We’ve come a long way from the days of being unsure of street food, with the popularity and diversity of food trucks exploding to become one of the most successful small business ideas over the past decade. Many aspiring business owners in the food and drink industry have turned to them as a lower cost, lower risk alternative to opening a traditional restaurant. And the trend doesn’t seem to be slowing.
Many food truck owners dream that starting a small business can lead to opening their own brick-and-mortar location. A mobile setup is a smart way to try out different locations, test and tweak dishes, and build a loyal following before taking the plunge for real.
Mobile catering often beats its brick-and-mortar equivalent hands down on price. But how much money do you actually need to start a food truck and what are the factors to consider when starting a small business?
Licenses, permits and certificates for a food truck
As with non-mobile restaurants, there are a number of licences and permits included in the food truck startup costs that businesses need to secure before they can start selling. When it comes to the important questions to ask when starting a small business, finding the right permits will save you a lot of future nuisance:
Food business registration.
You’ll need to register with a competent authority whose area you want to trade in before you start selling there.
Food premises approval.
Who you register with will depend on the type of business, and if foods of animal origin are handled or processed. .
Casual trading license.
Approval is needed to trade on the street, and this will add to your food truck cost depending on your chosen locations. The fee is €63 per month or €380 a year.
Food hygiene legislation.
You must comply with the rules of food hygiene legislation Regulation 852/2004/EC. This covers the layout of the premises, Hazard Analysis and Critical Control Point (HACCP), waste, transport, training, personal hygiene, equipment and temperature control
You must be able to trace food you sell one step forward and have the information ready to show an inspector.
Food safety training.
Training in the application of HACCP principles.
Always consult with a lawyer to make sure your licences are in line with legal requirements and that your food truck is compliant with other applicable laws and regs
The cost of renting vs buying a food truck
The biggest question on your mind is probably how much of your food truck startup costs should you spend on the vehicle itself. This is by far the biggest outlay, but with the right choice and regular maintenance it could last you for years to come.
How much does it cost to buy a food truck in Ireland? Second-hand prices range from around €1,000 for a simple sandwich and coffee van, going right up to the €40,000 mark for a vintage VW camper kitted out with a full kitchen.
Although a cheaper motor might get you off the ground for less, you don’t want to be left high and dry if it breaks down in a few months. Research the lifespan of models you’re considering before you start a food truck and always take your potential purchase for a test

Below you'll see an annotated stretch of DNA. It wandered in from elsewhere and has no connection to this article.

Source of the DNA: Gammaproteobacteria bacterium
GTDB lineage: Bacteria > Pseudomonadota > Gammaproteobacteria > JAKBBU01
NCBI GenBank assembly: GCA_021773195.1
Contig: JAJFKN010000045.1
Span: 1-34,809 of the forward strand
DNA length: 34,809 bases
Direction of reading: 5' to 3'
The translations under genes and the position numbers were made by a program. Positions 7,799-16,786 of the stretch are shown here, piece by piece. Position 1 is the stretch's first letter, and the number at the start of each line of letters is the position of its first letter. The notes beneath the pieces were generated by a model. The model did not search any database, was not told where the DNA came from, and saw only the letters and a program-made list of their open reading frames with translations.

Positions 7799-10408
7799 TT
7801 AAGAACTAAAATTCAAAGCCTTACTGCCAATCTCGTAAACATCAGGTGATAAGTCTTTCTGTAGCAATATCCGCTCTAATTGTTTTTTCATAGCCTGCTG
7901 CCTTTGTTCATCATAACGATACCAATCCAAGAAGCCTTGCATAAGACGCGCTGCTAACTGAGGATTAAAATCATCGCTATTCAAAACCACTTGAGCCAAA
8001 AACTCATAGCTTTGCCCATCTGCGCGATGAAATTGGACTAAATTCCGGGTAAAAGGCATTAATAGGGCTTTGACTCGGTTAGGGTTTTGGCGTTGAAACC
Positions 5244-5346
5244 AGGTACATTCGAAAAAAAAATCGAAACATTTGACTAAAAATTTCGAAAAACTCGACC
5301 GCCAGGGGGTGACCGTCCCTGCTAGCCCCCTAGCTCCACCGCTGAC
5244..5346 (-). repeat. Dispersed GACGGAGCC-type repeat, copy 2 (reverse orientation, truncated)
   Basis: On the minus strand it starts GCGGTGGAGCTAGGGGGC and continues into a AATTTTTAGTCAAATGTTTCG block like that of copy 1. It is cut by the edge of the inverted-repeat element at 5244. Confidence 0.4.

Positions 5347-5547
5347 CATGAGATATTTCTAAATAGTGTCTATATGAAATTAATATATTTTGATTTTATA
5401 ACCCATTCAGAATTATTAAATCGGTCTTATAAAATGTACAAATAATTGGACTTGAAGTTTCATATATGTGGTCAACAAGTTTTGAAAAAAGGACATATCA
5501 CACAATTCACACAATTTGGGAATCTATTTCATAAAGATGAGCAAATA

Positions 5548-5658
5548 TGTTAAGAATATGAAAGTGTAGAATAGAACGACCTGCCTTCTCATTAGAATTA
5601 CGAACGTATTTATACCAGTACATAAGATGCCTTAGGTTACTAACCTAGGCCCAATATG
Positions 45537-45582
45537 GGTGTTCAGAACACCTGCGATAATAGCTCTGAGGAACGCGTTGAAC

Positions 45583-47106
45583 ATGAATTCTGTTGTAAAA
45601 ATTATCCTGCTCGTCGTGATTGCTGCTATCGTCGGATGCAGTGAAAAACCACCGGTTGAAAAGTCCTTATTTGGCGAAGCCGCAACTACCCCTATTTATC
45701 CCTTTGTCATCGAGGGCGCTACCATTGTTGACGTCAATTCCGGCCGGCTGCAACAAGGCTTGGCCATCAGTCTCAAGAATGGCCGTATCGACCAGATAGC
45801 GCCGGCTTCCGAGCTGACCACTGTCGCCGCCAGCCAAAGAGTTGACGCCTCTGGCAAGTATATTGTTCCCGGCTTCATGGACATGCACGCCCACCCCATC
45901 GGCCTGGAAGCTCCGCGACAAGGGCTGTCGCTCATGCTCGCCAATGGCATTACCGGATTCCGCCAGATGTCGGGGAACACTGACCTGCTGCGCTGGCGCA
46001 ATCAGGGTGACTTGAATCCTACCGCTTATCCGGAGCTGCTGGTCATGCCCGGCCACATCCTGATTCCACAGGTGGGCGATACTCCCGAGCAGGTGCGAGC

How much does it cost to rent a food truck? Finding out the rental cost for a food truck is somewhat harder. Most sites don’t list prices, offering quotes instead. A Google search for “food truck hire” followed by your location will give you some options to choose from.
Think of your long-term plans with regards to buying or renting. If this is a several-years venture, do you want to be tied to someone else’s restrictions? Plus, you will probably find that buying outright can be cheaper than renting over the long haul. Similarly, if this is a short-term means to an end, is the process of buying and kitting out your own food truck worth it?
Kitchen and serving equipment
If you’re planning to update existing kitchen appliances or equip your truck from scratch, these food truck costs will need to be factored in. For most, equipment to start a food truck should include:
- Sinks for hygiene and dishwashing (with draining board)
- Grills, fryers, a stove or electric oven
- Catering urn (for boiling water)
- Extractor fan
- Waste disposal
- Fire safety equipment
- Protective screen at the ordering window
- Utensils and cookware
- Fridge and/or freezer
- Food preparation area
- Disposable napkins, cups, cutlery and plates or serving boxes
- Hygienic clothing, like aprons and plastic gloves
Many food trucks come with the basics, such as plumbed-in sinks — the rest is then up to you. When you’re launching your business and dealing with lots of other food truck startup costs, it might make more sense for you to rent appliances while you figure out what equipment you need.
Startup food inventory
The startup costs for ingredients depend on your menu. You probably have a good idea of the cuisine and menu items you plan to sell already. But gauging demand — and therefore inventory — in your earliest days is going to be part of your overall learning experience as a business owner.
Plan your startup menu with these considerations:
How much is needed to eventually cover your other food truck startup costs?
How long do you intend to trade for (each day and long-term)?
How many people will be cooking and serving food at any one time?
How much space do you have to store ingredients and prepare food?
How will your potential locations affect demand and therefore the speed at which you need to serve?
Your answers will hopefully give you an idea of which menu items are suitable and how they should be priced to cover your running costs, reach break even point and eventually make a profit.
As with your kitchen equipment, it’s always best to start small and scale up. Design just a handful of dishes, refine those recipes, research where you can get the cheapest ingredients and practice preparing them without any wastage.
Running costs of a food truck
As well as the set costs of licences, there are other essentials to cover when you start a food truck business. These are the main ones:
Gas and electricity: the cost of these depends on the size of your setup and the appliances you work with.
Fuel: if you set up shop locally, it will be easier to keep this cost down.